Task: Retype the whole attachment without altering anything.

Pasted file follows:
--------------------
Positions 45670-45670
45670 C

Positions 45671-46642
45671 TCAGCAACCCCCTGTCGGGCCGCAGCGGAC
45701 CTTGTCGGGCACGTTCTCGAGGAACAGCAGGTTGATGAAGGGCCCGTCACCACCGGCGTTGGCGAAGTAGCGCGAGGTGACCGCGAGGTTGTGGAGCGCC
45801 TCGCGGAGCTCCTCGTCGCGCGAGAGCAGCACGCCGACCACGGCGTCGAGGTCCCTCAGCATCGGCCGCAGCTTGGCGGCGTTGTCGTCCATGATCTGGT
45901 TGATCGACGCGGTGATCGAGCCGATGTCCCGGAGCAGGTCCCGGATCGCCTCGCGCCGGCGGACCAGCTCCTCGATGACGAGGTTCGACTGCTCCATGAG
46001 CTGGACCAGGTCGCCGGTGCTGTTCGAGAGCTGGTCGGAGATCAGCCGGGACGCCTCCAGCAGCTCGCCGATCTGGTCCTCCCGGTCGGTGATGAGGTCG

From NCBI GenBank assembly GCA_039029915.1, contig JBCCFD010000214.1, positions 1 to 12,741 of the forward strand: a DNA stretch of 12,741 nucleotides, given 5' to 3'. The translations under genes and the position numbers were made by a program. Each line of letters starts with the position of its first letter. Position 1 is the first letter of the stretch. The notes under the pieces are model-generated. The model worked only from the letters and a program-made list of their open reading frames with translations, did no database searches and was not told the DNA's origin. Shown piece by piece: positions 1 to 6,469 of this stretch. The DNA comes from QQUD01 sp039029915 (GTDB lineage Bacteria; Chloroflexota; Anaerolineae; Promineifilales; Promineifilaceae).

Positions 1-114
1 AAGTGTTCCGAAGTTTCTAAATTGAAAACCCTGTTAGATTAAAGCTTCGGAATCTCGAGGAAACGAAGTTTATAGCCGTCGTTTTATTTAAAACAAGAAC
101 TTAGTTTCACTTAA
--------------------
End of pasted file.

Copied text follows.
Positions 45670-45670
45670 C

Positions 45671-46642
45671 TCAGCAACCCCCTGTCGGGCCGCAGCGGAC
45701 CTTGTCGGGCACGTTCTCGAGGAACAGCAGGTTGATGAAGGGCCCGTCACCACCGGCGTTGGCGAAGTAGCGCGAGGTGACCGCGAGGTTGTGGAGCGCC
45801 TCGCGGAGCTCCTCGTCGCGCGAGAGCAGCACGCCGACCACGGCGTCGAGGTCCCTCAGCATCGGCCGCAGCTTGGCGGCGTTGTCGTCCATGATCTGGT
45901 TGATCGACGCGGTGATCGAGCCGATGTCCCGGAGCAGGTCCCGGATCGCCTCGCGCCGGCGGACCAGCTCCTCGATGACGAGGTTCGACTGCTCCATGAG
46001 CTGGACCAGGTCGCCGGTGCTGTTCGAGAGCTGGTCGGAGATCAGCCGGGACGCCTCCAGCAGCTCGCCGATCTGGTCCTCCCGGTCGGTGATGAGGTCG

From NCBI GenBank assembly GCA_039029915.1, contig JBCCFD010000214.1, positions 1 to 12,741 of the forward strand: a DNA stretch of 12,741 nucleotides, given 5' to 3'. The translations under genes and the position numbers were made by a program. Each line of letters starts with the position of its first letter. Position 1 is the first letter of the stretch. The notes under the pieces are model-generated. The model worked only from the letters and a program-made list of their open reading frames with translations, did no database searches and was not told the DNA's origin. Shown piece by piece: positions 1 to 6,469 of this stretch. The DNA comes from QQUD01 sp039029915 (GTDB lineage Bacteria; Chloroflexota; Anaerolineae; Promineifilales; Promineifilaceae).

Positions 1-114
1 AAGTGTTCCGAAGTTTCTAAATTGAAAACCCTGTTAGATTAAAGCTTCGGAATCTCGAGGAAACGAAGTTTATAGCCGTCGTTTTATTTAAAACAAGAAC
101 TTAGTTTCACTTAA